Game Informer Magazine Launches Aussie Edition

Game Informer is the world’s most read games magazine, with over three million subscribers in the US. Now it’s getting an Australian version.

Due to launch before the end of the year, the Aussie edition of Game Informer will be published by Citrus Media and backed by EB Games. Much of Game Informer’s success overseas is down to its relationship with Gamestop, the biggest games retailer in the US and owner of EB Games. Gamestop customers get cheap subscriptions, you see. And with a readership of that size, Game Informer is often the first print publication to bring news of the biggest games.

We caught up with Game Informer Australia’s launch editor Chris Stead, former editor of Australian GamePro and, for a quick chat about what you can expect.

Hey Chris, when’s the first issue out?
The first issue will be available before Christmas. Your readers should sign-up to the Facebook group Game Informer Australia to get updated on exact dates in the coming weeks.

So you’re the editor, but who else do you have on the local staff?
I’m the editor. We will have a local freelance team as well, headed up by Adam Mathew who I believe is one of the great reviewers on the local scene.

What’s the relationship with EB? Will EB members get it free?
EB Games will play a huge role in our distribution model, but that is the extent of the relationship. You’ll be able to pick the magazine up at the counter when you’re doing your games shopping at the bargain price of $4.95 and we’ve briefed the EB staff on just why Game Informer is considered the number 1 games magazine on the planet, so they’ll be helping us get the word out there. You’ll also be able to pick up a pretty amazing subscription offer through the stores. And that’s where the relationship stops – the magazine’s editorial independence is complete, it is solely distribution.

Will it be distributed in store and newsagents?
As well as picking it up at EB, you will be able to find it at newsagents across the country for the same price. However, I believe that most Aussie gamers will feel compelled to subscribe once they get the product in their hands and get a feel for just how ahead of the game it is… especially as subscribing is so cheap. The way we’re positioning it and the content that we have, it’ll be a no-brainer.

What’s your mission statement for the mag?
To give Australian gamers the respect they deserve by getting them access to the biggest and best world exclusives first, and to ensure that the local scene gets representation in the world’s number one gaming publication.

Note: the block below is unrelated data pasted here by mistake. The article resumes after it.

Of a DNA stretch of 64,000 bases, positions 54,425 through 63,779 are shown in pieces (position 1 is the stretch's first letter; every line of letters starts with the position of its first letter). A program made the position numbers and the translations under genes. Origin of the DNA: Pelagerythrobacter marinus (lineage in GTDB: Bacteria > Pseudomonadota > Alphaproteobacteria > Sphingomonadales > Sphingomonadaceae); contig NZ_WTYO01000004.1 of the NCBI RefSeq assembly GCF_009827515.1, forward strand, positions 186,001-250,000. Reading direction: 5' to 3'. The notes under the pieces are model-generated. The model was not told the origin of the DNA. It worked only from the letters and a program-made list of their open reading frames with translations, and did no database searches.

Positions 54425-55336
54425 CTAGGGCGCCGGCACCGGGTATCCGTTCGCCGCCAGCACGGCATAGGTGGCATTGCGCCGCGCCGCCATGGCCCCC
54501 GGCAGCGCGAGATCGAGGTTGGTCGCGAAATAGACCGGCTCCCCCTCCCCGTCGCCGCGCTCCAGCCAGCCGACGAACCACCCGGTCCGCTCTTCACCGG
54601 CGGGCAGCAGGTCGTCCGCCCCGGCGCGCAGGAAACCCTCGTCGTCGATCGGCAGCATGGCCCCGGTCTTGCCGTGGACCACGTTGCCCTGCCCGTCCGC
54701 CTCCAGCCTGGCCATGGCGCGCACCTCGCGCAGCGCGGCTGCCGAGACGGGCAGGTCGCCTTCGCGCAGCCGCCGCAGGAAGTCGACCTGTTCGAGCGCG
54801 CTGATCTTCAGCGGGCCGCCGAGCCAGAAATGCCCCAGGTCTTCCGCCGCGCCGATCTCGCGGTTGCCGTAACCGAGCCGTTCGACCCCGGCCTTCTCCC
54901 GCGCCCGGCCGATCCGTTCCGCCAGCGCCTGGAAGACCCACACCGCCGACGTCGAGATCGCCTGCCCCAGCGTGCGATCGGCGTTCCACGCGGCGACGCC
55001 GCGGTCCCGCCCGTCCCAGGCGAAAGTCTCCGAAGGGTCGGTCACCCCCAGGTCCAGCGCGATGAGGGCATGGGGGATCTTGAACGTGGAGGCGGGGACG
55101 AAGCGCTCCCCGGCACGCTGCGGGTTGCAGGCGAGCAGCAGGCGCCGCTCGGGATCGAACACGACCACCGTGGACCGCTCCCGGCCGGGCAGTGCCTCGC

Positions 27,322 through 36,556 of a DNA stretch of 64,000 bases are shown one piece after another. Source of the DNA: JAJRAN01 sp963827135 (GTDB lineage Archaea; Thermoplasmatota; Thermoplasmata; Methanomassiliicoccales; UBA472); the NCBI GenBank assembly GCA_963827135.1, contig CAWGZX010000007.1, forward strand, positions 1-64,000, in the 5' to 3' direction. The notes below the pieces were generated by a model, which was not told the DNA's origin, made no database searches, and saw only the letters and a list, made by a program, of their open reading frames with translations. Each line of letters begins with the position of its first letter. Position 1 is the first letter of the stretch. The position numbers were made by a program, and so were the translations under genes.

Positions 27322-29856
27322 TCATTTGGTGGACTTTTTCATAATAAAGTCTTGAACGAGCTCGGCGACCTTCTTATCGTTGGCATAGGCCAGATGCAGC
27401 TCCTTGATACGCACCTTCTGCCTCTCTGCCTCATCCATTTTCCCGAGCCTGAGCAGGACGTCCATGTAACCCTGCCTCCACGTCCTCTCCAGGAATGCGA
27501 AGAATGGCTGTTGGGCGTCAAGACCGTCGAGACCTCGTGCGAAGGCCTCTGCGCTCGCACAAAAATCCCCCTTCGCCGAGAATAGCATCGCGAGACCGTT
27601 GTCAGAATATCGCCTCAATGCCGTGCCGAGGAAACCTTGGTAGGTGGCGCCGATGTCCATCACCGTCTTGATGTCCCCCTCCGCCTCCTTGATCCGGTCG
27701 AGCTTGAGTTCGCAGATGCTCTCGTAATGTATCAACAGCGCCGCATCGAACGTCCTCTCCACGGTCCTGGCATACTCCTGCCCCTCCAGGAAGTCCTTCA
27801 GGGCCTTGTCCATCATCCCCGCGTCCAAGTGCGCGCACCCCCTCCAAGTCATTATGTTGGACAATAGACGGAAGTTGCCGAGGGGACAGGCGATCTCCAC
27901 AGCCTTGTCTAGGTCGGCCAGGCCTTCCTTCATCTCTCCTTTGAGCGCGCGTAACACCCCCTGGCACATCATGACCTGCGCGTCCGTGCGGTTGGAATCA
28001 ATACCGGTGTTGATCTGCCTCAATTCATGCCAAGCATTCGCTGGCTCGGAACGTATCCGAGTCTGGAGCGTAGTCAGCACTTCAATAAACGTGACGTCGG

How do you see Game Informer as compared to your most obvious competitor, Hyper?
I am a big fan of Hyper: like many (if not all) journos in the local industry I had my ‘levelling-up’ period through the mag back in the ’90s and that affection remains. Game Informer is on another level, however. The US magazine gets the biggest and the best things first, even ahead of online. I have access to all that content, plus the opportunities that I generate locally as well. It’s powerful stuff, especially as we will be going on sale more-or-less alongside the US – we’re a concurrent publication, not an out-dated port, which I hope shows the level of respect we have for the local gamers. That said, Hyper has battled through plenty of challenges over the last two decades, and I am sure the competition will work to the benefit of both mags’ editorial.

Won’t you just be pimping EB preorders and used games?
Editorially we will not be pimping anything that we don’t think the locals will enjoy reading. I guess sometimes that may be a pre-order if it is stupid cool (like night vision goggles). But that’ll be it. I can’t see any reason to talk up used games at all: really Game Informer is all about the present and future.

And finally… isn’t print dead?
Not at all. The US magazine has 3.6 million subscribers, which is a pretty long way from dead. I’ve just spent two-and-a-half years running a games website and to be honest, I think the anarchy of the medium acts to undermine it. In general, good editorial falls flat, and crap editorial rakes in the hits and there’s too much pressure to deliver traffic on an hourly basis for a lot of sites: editorial quality is the first thing to buckle. I am really looking forward to focusing over the course of a month on one product and channelling all that is awesome into it. With the unmissable cover features that the lads over in the US consistently nail and our price point, I think we’ll be offering something that will more than compete with online. It’s certainly going to be a fun finding out!

Thanks Chris. I’m curious to hear from you: do you still buy games magazines? If so, which ones? And are you interested in Game Informer?

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